video, local business

These Vices

About a month ago I met a really rad dude - Michael Panozzo from These Vices. We were collaborating to help a mutual friend, Chuck Mayfield, make a short video clip for his latest art gallery opening on Smith St in Collingwood. I've done some videography in the past, but it had been a while and I was actually really looking forward to getting back into it. I've been putting all of my energy into Awkward Portraits recently and I was feeling like I needed a bit of a change and a creative challenge.

After shooting some footage and exchanging details, Michael asked me if I'd be keen to help him with a few more projects in the future. He put me in touch with the guys from Apparition Media, and I spent a week filming the progress of a wall mural at Melbourne Central for Vans Shoes.

Check out the videos below. All of the editing was done by Mike at These Vices, and he did a great job. Really looking forward to a few more collaborations in the future!


Huge thanks to These Vices for making this awesome video of the set up and opening night of our show. Also Karin Locke for her camera skills and Dj Sizzle for the soundtrack of the video and the exhibition opening. If you're not based in Melbourne and you were hoping to check out the art, this is for you :)Thanks to everyone for the support on this little journey. We're already moving on to our next project, we'll let you know what it is later this week! - Chuck & Júlia

Posted by Mayfield Palace on Sunday, May 31, 2015

photography, portrait photography

Lil' Freddie

When most people think of baby photography, they picture Anne Geddes babies dressed up as cabbages or sleeping precariously in teacups or flower pots. As someone who doesn't photograph babies too frequently, I tend to approach the subject in the same way as I would photograph an adult. It's still portraiture - on a smaller scale, and requiring a bit more patience - but portraiture happens to be what I love to do.

Last week I got to photograph a friend's adorable 3-month-old baby, Freddie. He was such a chill little thing, and didn't seem to mind a stranger tickling him and pushing a big camera in his face for two hours. We tried to get him to sleep for a few shots, but he was just too excited by all of the attention. 

Here are a few snaps of the handsome fellow, just hanging out in mum's fuzzy woolen scarf.

I'm looking forward to more of my friends having adorable babies so I can photograph them too.

(Click to enlarge)

portrait photography, event photography, photography, local business

Confetti Fair

Time flies when you're having fun. I've been really preoccupied with a side project of mine that's become nearly full time, hence the lack of blog posts in the past three months. I last wrote about my Awkward Portraits project almost a year ago, and it's been on a slow burn ever since.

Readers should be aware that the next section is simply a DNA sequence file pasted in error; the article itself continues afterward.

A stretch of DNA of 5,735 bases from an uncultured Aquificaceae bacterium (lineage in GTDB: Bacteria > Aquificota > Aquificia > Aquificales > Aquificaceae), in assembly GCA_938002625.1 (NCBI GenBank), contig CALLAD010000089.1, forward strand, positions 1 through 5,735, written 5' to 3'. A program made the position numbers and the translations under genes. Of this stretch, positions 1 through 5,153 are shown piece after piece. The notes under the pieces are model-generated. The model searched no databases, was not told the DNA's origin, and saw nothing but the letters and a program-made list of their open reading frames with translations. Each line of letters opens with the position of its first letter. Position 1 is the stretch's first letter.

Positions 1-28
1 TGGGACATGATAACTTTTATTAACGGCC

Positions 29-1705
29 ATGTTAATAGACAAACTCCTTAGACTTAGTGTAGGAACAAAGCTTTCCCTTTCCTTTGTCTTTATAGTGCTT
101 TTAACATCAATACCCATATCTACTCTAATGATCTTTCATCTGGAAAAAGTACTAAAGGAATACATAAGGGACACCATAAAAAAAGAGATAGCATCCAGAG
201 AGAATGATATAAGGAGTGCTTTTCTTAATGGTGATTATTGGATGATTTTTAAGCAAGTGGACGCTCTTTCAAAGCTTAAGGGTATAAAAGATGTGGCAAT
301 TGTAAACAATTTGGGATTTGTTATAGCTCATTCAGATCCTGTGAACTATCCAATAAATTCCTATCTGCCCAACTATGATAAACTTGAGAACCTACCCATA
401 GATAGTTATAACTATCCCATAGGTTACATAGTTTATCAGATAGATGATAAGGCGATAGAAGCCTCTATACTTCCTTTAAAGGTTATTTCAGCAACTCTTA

The first half of 2014 saw a few little events here and there, including a quick sojourn up to Sydney for a 30th birthday party, and 2 epic parties at Forgotten Worlds in Collingwood for Valentines Day and Christmas in July. Later, in August and September, I took part in 2 instalments of the boutique party fair known as Confetti Fair, and brought on board my amazing partner Jason to help with the heavy lifting. (Turns out he's also a real charmer, and looks damn good in a vintage 3 piece suit.)

Confetti Fair Melbourne took place at the Arts House Meat Market, an incredible old heritage building in North Melbourne that's been repurposed as an arts & event venue. What a cool space! It was an all day thing, with setup starting at 10am and teardown at 10pm, but Jason and I had a blast dressing people up, posing them and making prints for our happy customers on the spot.

After the success of Melbourne, Claire and the Confetti Fairies asked us if we'd venture up to Sydney for the next instalment there. I didn't think venues got much cooler than the Meat Market, but I was wrong! We arrived at Fairground Follies after flying in that morning, to discover that it's a fully functional circus and carnival museum, full of carousels, vintage rides and music machines. There was even a popup wedding happening at the Fair that day, and the entire wedding party came over and had some fun with us!

Confetti Fair was such a great experience for our little business. It prompted me to branch out from my personal brand and create business cards, a website, Facebook page, Instagram and Twitter accounts just for Awkward Portraits. The lovely ladies at Confetti Fair were even nice enough to put up a little interview with us on their blog, which you can read here

What's next for Awkward Portraits? We're SO excited to announce that we will be a part of the One Day Shopping Festival at Melbourne Central on 26 November, as well as select dates over the course of December. You can find us in Shot Tower Square from 10am to 10pm on November 26, and on Level 2 for the following dates and times: